Academic journal article Rock Art Research

Enigmatic Engraved Images Found in the Pre-Historic Rock Art of the Sahara

Academic journal article Rock Art Research

Enigmatic Engraved Images Found in the Pre-Historic Rock Art of the Sahara

Article excerpt

Introduction

For several decades now, the literature devoted to Saharan rock art has regularly contained articles on engraved images that resist interpretations and hypo- theses concerning their meaning. These petroglyphs are ovoid in shape, with one end wider than the other, provided with appendages or 'antennae', sometimes long, sometimes short, with or without internal deco- ration (Fig. 1).

These petroglyphs, whose shape brings to mind a flask, have been called 'fish-traps' (nasses) or 'pseudo fish-traps' by many researchers. We shall list later the various interpretations that have been put forward for these forms. Some are particularly fanciful, others more serious, but none are satisfactory. As far as we know, the image is exclusively engraved.

One of the interests of this type of rock art image lies in the fact that, as far as we know at present, it seems unique in the world and specific to the Sahara. No comparable form exists on other continents; among today's civilisations, for all their many variations, such forms, objects, signs or symbols just do not exist. No ethnological work refers to any use of these 'objects' by the populations of the Sahara or anywhere else in the world. No archaeological excavation has yet dug up any comparable object.

So here we are faced by a real puzzle, and it is understandable that prehistorians, archaeologists and ethnologists should be particularly interested in trying to solve it.

After the general definition of the three basic models of these images (Fig. 1A, B, C), the aim of this article is to show their almost pan-Saharan distribution and, at the same time, their very great regional variability. Some regions seem to have specific forms of these models, which could indicate cultural particularities, but in several regions morphological varieties of these forms can be found.

We shall try, finally, to flesh out briefly certain inter- pretative hypotheses, while regretting the impossibility of proposing an undisputed explanation. In the end, we can only agree with Bednarik when he writes '[t]he number of such hypotheses we have in rock art is incredible, whereas the amount of truly convincing, hopefully objective data we have is minuscule' (Bednarik 2006: 87).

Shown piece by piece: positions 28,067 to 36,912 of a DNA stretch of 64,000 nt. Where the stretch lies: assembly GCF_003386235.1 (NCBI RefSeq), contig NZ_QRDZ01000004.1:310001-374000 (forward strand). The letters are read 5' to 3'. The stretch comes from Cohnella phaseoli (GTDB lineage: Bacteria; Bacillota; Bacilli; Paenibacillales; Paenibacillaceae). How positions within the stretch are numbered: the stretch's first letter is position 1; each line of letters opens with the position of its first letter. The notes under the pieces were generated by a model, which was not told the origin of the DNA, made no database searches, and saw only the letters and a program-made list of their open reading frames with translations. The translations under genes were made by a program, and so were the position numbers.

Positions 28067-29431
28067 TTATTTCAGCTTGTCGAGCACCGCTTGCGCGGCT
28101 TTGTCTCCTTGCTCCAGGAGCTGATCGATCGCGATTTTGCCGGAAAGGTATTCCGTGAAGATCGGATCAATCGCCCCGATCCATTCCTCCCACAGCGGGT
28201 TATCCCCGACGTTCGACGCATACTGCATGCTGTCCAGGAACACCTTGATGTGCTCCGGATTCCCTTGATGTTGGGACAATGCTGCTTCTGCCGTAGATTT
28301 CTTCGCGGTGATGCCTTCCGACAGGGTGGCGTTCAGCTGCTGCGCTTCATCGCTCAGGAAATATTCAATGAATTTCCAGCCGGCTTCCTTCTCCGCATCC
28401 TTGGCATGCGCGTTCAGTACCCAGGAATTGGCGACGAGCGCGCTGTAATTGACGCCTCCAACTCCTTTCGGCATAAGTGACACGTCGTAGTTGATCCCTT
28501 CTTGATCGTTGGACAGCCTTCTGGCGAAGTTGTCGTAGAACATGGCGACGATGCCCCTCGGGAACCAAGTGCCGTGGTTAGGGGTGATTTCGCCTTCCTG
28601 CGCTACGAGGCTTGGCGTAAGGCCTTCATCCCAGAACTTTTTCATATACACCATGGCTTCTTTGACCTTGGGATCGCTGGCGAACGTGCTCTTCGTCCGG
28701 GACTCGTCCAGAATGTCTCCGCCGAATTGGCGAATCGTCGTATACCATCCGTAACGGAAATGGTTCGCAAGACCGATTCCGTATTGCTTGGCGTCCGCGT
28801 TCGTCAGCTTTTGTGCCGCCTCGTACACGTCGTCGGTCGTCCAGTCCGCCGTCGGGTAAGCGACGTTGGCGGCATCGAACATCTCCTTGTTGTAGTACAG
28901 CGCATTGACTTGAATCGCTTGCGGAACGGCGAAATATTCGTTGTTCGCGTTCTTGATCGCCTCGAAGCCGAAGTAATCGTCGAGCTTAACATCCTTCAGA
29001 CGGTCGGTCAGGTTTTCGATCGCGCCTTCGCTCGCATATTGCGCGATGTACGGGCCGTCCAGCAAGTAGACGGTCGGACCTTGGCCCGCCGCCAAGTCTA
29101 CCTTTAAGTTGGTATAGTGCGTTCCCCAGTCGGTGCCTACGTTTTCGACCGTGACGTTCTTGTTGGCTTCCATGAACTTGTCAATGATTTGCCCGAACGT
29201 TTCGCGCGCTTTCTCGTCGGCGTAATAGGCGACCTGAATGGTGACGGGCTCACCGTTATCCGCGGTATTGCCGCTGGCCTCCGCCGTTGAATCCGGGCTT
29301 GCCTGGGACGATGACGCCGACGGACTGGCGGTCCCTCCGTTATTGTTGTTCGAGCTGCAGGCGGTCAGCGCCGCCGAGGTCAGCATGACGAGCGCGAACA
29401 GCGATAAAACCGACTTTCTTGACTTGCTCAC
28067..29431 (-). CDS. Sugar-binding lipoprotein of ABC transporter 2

Information about these figures

The model studied here is highly specific and cannot in any way be assimilated with the numerous ovals, ovoids and 'sandals' described by many authors. Among the characteristics of our model there has to be:

* A distinct constriction (or 'neck') of the narrow part, never present in ovals or sandals.

* Two symmetrical antennae on the left and right of the 'neck', never in the wide part.

Interior decoration of our model (Fig. 1) occurs frequently and is very varied: there are, for instance, cupules, generally two, sometimes four, in the wide part of the body. This obviously does not turn the image into a sandal with its lace-holes.

An full inventory of these figures cannot be estab- lished: new examples are found regularly in different parts of the Sahara (already at the beginning of the 1970s, Simoneau (1971: 114) estimated that there were at least a hundred of these images in southern Morocco - today the figure has risen to over 200). One thing is certain: the fact of having been engraved is more likely to indicate a transcultural practice than a specifically cultural one, taking into account the very large geographical distribution of these figures. The question of the chronological place to be given to these images is tricky, as we shall see. This adds to the overall puzzle concerning their presence in the Sahara (Fig. 2).

Almost always engraved on sub-horizontal surfaces, on flat slabs or on the top of large rocks, the figures that interest us here are very easy to recognise, even when they have different interior designs and the antennae are well or little developed. Following a bilateral symmetry, there is a more or less oval 'body', one end of which is narrowed. …

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